Nickel Creek: Better together than apart. That’s for sure. They certainly can’t be blamed for wanting to take some time for themselves when they announced back in 2006 that they’d be going on an indefinite hiatus. What a wild ride they’d endured; starting off in a pizza joint when the oldest member of the trio was only twelve, to getting swept up in the whole bluegrass craze that ushered in the 2000’s on the heels of O’ Brother and Alison Krauss producing a Grammy-nominated album for them. Brother and sister Sean and Sara Watkins, and Chris Thile are lifers, but they needed to take some time to discover life beyond each other.
From a very young age, the trio found themselves in a scenario indicative of many bluegrass prodigies: home schooling, music camps, grueling practice routines, out-of-town performance trips in the parents’ conversion vans, and a perspective on the outside looking in to what normal life entailed. Then they rose to the very top of their craft as one of the most critically-acclaimed progressive bluegrass outfits of our time. After their Farewell (For Now) Tour in 2007, Chris Thile, Sara Watkins, and Sean Watkins no longer need the Nickel Creek name to make it through life—their names now carried enough weight on their own. But what made Nickel Creek so successful in a discipline so crowded with world-class talent is how well the individual parts of Nickel Creek compliment each other.
Chris Thile’s post Nickel Creek project called The Punch Brothers was the perfect forum for this mandolin genius to let his creativity flow unfettered, and it did so in a project that tested the very boundaries of what bluegrass could be. But Thile isn’t for everyone. At the helm of such brilliance, he can get wrapped up in the pursuit of challenging and impressing himself to the point where his music can come across as too heady and esoteric for the common, or even the advanced ear.
Sara Watkins on the other hand is the one who possesses the sensibility that helps balance Thile’s brilliance into music that can win wide appeal. Her ability to craft melodies that are both deft and catchy, and bringing the softness of a female voice to a composition is what made her self-titled solo album, and the followup Sun Midnight Sun so appealing to people beyond the bluegrass realm.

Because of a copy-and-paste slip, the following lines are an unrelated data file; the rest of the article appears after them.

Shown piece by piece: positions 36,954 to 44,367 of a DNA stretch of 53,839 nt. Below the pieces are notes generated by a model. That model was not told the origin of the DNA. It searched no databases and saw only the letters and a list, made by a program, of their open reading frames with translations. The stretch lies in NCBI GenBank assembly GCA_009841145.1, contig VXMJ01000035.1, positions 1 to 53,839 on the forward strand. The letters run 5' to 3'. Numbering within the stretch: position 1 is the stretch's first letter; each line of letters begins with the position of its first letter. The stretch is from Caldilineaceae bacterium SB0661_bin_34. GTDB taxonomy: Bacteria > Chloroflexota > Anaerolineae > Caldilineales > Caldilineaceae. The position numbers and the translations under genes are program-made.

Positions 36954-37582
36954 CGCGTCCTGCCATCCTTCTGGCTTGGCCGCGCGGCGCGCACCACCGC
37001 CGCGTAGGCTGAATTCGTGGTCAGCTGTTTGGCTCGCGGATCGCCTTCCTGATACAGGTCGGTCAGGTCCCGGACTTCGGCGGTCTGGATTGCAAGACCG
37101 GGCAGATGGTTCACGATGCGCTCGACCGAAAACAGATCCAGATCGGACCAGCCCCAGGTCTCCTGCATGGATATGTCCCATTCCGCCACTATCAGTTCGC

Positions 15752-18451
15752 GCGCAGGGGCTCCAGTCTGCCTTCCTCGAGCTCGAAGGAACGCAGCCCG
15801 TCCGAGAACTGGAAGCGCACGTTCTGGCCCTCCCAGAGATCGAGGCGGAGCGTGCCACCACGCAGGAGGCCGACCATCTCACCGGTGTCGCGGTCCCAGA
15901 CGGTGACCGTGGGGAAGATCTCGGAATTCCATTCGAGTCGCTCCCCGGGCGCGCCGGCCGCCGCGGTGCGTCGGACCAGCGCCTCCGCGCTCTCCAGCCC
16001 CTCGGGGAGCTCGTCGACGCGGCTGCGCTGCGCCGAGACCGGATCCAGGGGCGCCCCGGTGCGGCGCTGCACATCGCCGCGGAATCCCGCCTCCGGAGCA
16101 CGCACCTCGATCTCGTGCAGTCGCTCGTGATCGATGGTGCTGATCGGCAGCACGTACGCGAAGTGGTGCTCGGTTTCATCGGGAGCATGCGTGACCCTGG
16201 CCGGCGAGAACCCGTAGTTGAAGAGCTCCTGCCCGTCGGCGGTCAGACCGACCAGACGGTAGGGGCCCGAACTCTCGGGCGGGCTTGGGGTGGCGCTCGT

Sean Watkins is the rock; the solution that can resolve Thile and Sara’s natural musical conflict into something where the sum equals something greater than the parts. Sean also possesses one of the best ears in music—one that can hear the magnetism behind an indie rock song and how to translate it into the string band concept. His work with the supergroup Works Progress Administration showed his talents can be fluid and find a home in virtually any vessel.
But maybe it took Nickel Creek’s separation to truly realize the virtues each player possessed, both as a listener, and for the player’s themselves. With lessons learned and life beyond Nickel Creek explored, they can come together once again to create fellowship through music and share it with an audience hungry from the seven year hiatus.
A Dotted Line very much starts where Nickel Creek left off—bravely challenging the conventions and boundaries of bluegrass with not just a progressive approach, but an aggressive approach that delivers thought-provoking composition and instrumentation, dazzling just as much from its acrobatic adeptness as it does from its infectiousness. The first single from the album called “Destination” is Nickel Creek doing what they do best: starting off with a sumptuous melody from Sara Watkins, with harmonies blended effortlessly by the boys to draw you in, to then deliver the substance of a well-crafted song. It’s this combination of sugar and medicine that makes a Nickel Creek song not only enjoyable, but sustainable and uplifting.
The Sean Watkins’ led “21st of May” is another of A Dotted Line‘s featured tracks, and his superb flatpicking draws you in to get lost in the end-of-days story inspired by a preacher named Harold Camping who foretold that date in 2011 to be the end of the world. The album’s opening track “Rest Of My Life” and a later one” Love Of Mine” is where the awe-striking brilliance of Chris Thile is on display, punctuated by gripping dynamics, and his ability to rise into the falsetto register with such ease and presence.
The trio really shakes things up when they whip out the song “Hayloft”; a cover from a Canadian indie-rock band called Mother Mother that is just weird and cool enough to work—though it will no doubt inspire many traditionalists to reach for the volume knob and give it a forceful turn to the left.
Nickel Creek has always been mostly catnip for the higher brow, upper crust roots aficionado, and A Dotted Line is not going to be suited for just anyone. This is not an album to be heard, but listened to, and appreciated for its gilded, artistic merit more than it’s gritty authenticity. However by challenging the ear, Nickel Creek can also open the heart to new appreciations for music and composition in an era when commercial concerns often begrudge the brightest musicians of our time.
1 3/4 of 2 guns up.
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